Morning Security Brief: Domestic Drone Use, Blackwater Gets Another Name Change, Base Revealed on Google Maps, and More
The first know arrests of citizens with the help of an unmanned drone is reported. Xe, formerly known as Blackwater has changed it's name again. Google Maps images reveal a "secret" base in the Nevada desert. And more.
►The Los Angeles times on Saturday reported the “first known arrests of U.S. citizens with help from a Predator drone .” A SWAT team, bomb squad, the highway patrol, deputies from surrounding counties, and a Predator drone were enlisted to aid in an investigation of the disappearance of six cows from a farm in North Dakota after a deputy tried to serve a warrant and was met by armed property owners. The law enforcement units staged nearby the property and used the Predator for surveillance. They moved in once they saw the men were unarmed. They arrested a family of six believed to be part of a violent antigovernment movement called the Sovereign Citizen Movement. The cows were also recovered.
►Xe, the private security company formerly known as Blackwater , is undergoing another makeover – and once again changing its name. The company’s new CEO, Ted Wright, said, "The message here is not that we're changing the name. The message is that we're changing the company, and the name just reflects those changes. We have new owners, a new board of directors, a new management team, new location, new attitude on governance, new openness, new strategy - it's a whole new company,” CNN reports. The company’s new name is Academi.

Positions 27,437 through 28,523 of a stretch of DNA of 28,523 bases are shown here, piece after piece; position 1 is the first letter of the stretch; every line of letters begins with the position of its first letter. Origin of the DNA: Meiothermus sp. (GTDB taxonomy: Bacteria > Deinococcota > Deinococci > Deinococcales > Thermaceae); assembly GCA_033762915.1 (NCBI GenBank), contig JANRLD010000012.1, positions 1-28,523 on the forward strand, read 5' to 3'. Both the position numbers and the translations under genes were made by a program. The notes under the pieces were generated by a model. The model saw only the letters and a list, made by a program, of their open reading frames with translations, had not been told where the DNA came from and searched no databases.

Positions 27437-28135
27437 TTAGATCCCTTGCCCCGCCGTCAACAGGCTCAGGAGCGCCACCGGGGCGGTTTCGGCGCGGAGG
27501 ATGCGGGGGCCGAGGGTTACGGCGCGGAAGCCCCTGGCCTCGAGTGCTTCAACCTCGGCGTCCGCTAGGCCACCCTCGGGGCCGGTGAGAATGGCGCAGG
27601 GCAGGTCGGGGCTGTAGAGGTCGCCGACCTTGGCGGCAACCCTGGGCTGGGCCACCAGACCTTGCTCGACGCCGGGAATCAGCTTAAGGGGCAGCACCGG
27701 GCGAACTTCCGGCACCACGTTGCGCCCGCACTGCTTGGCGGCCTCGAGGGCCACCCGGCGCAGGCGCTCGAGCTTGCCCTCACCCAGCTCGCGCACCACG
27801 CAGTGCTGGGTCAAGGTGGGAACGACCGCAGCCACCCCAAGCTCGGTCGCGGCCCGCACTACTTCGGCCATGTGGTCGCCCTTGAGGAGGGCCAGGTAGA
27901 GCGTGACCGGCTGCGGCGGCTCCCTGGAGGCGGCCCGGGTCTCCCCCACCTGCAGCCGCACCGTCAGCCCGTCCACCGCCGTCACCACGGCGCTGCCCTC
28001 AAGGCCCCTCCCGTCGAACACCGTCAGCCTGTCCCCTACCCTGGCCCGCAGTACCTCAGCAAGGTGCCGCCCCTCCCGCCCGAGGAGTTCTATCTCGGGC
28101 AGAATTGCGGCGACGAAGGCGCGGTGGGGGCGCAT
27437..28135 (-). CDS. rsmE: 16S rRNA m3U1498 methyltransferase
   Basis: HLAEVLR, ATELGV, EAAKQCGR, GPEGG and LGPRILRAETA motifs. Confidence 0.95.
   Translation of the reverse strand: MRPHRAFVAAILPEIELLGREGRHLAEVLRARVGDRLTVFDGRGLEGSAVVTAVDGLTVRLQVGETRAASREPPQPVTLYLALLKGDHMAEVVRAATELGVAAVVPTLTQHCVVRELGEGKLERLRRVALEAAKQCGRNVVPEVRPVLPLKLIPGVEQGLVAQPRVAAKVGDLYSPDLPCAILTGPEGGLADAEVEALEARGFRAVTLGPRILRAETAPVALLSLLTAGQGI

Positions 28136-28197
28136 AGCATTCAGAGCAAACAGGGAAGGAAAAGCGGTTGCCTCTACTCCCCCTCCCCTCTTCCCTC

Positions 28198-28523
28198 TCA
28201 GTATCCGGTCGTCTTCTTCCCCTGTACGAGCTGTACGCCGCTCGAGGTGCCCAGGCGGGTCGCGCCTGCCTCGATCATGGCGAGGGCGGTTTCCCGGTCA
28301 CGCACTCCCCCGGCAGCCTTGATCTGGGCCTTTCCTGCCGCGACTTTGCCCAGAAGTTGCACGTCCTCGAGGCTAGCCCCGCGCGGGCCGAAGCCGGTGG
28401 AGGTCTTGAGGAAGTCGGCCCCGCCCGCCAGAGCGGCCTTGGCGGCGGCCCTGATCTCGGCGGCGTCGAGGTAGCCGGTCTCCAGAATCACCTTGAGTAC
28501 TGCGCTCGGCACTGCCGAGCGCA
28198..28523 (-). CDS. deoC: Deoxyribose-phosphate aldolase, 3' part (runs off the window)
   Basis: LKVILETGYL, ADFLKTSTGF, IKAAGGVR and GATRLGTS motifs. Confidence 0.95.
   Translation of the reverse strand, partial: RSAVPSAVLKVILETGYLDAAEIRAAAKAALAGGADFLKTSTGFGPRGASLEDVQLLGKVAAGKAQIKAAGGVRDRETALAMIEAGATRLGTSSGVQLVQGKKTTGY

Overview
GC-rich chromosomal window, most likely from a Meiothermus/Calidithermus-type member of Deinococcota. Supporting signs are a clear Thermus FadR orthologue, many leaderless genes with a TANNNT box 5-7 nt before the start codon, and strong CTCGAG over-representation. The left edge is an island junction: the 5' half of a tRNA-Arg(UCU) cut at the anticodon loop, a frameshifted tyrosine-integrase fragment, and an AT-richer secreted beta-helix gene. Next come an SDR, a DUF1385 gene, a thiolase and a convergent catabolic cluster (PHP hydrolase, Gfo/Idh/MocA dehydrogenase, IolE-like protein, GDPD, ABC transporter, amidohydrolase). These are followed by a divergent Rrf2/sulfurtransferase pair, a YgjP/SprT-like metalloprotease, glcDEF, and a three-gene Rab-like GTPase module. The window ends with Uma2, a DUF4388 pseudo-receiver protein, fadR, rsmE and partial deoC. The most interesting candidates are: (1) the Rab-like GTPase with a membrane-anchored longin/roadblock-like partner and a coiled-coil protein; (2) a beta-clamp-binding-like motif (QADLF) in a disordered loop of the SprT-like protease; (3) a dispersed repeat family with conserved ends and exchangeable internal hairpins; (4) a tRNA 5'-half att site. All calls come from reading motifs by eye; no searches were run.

►The Aviation Web site Flight Global claims to have used Google Maps to locate a secret U.S. base for testing unmanned aerial drones. Now Google is being accused of compromising national security for making the images available online. “Google is making public what was once the sole province of the military and intelligence community, making this a brave new world for the intel agencies as well,' a retired Air Force colonel told Fox News. “Dr. John Michener, chief scientist at security firm Casaba, said Google should be allowed to show spy plane imagery as national laws do not apply above the atmosphere,” the Daily Mail reported. “Get used to it. You know when the satellites are overhead. You can take countermeasures to hide portable stuff,” he said.
►In other news, security firms hustle to make a profit in post-Gaddafi Libya. ♦ U.S. businesses are being told to disclose to the U.S. Securities and Exchange Commission any business dealings with Iran, Syria , and any other nations deemed state sponsors of terrorism by the State Department. ♦ And a British school is closed after a pipe burst and a chemical mixed with the swimming pool’s chlorine creating mustard gas .